In the four days since Gov. Pawlenty announced he would unilaterally slice $3.2 billion of state spending rather than agree to DFL tax hikes, one word has not appeared in a Star Tribune editorial:
In the legislative session’s final days, the Strib editorial board has avoided the subject. Instead, it scrambled for safer ground, urging Minnesotans to buy pork and curb teen drinking. Never mind that policies the board has long upheld — aid to Minnesota cities, health care for the 30,000 of Minnesota’s poorest — will suffer unprecedented hits.
Maybe Chris Harte’s rejiggered editorial board is fine with TPaw’s nuclear option — though I kind of doubt it judging from individual edit board members’ tweets. But if the editorial board is OK with the governor’s ultimate solution, make the case and spur discussion.
Although some say newspaper editorials don’t matter any more, newspapers must think they do or they wouldn’t do them — would they? To remain institutionally silent day after day at this critical juncture is disheartening, and confirms every fear that Harte wanted toothlessness when he rejiggered the board’s leadership in late 2007.
As MPR’s Bob Collins noted, Monday’s opinion pages featured nothing — not even a letter — on the unallotment debate as we head into the final, crucial day. Is the editorial board now operating under the newsroom’s principle that opinionators should holster their guns in a campaign’s final days?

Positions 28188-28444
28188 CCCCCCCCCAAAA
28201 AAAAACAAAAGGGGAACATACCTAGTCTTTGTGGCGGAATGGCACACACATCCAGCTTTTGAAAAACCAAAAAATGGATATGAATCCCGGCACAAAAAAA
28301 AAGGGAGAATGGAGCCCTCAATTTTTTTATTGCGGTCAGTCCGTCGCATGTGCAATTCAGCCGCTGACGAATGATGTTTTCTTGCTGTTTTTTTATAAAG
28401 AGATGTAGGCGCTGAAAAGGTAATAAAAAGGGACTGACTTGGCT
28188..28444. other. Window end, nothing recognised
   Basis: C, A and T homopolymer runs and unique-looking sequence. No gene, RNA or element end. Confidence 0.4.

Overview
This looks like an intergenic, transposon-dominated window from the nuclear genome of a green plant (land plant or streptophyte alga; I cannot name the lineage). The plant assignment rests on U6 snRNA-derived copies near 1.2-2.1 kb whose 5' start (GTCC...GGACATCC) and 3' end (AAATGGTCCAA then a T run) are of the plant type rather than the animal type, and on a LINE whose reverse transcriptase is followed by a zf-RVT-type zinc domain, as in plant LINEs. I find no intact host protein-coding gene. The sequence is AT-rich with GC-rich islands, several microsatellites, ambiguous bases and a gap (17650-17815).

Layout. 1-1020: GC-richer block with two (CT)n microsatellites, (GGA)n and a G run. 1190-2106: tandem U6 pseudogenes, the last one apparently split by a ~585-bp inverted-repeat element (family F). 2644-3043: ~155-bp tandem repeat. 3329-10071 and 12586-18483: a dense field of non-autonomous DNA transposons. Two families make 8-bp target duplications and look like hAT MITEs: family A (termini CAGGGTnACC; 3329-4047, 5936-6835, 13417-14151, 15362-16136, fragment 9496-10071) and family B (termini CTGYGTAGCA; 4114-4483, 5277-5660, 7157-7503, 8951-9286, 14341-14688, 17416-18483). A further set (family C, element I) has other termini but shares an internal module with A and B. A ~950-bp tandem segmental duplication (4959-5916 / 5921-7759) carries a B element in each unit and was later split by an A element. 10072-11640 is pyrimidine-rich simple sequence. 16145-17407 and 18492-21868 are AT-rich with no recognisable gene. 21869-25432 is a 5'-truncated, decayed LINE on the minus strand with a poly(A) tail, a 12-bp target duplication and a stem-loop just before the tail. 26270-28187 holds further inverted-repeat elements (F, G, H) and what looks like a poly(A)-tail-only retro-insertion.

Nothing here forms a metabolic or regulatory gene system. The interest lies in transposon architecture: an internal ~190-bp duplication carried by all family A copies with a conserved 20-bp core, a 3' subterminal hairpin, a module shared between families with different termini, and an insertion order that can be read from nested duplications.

Look, I know things move fast at the end of session, and ace edit-board Capitol chronicler Lori Sturdevant has been on the case online. But there’s a reason newspapers place their institutional voice in the upper left corner of the page — it’s supposedly the biggest stick. One the Strib apparently fears to use either way, again signalling that politicians have less to fear from them.
Meanwhile, the PiPress — which admittedly, can hold editorial board meetings in a phone booth, if there are still any of those around — uttered the u-word Sunday, calling unallotment a “bad solution.” The editorial ultimately wimped its way out, calling for a negotiated deal. Would that it were so. The public needed to know what was off limits, and whether Pawlenty and veto-backing Republicans should be rebuked, or excused, if they pressed the nuclear button.
Should anyone lose their jobs over this major policy shift? Maybe one of the dailies will tell us tomorrow, once the chance to influence this year’s debate has passed.